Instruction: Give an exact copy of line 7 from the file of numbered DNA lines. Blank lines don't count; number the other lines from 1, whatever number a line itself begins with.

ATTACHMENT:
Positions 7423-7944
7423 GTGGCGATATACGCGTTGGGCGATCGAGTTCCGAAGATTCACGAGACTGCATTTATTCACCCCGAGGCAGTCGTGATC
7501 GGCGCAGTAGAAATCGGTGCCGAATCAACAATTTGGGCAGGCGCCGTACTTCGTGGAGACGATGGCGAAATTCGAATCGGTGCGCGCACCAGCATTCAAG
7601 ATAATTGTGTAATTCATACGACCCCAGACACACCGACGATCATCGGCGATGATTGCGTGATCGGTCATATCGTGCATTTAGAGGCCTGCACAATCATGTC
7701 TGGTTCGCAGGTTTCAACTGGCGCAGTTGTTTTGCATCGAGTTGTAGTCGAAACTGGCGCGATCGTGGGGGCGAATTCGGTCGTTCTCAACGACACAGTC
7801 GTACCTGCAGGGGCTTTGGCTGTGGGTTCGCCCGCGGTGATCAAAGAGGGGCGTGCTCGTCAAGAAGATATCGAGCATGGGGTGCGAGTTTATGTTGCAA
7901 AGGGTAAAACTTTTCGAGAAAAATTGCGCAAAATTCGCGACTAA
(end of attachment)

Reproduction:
7901 AGGGTAAAACTTTTCGAGAAAAATTGCGCAAAATTCGCGACTAA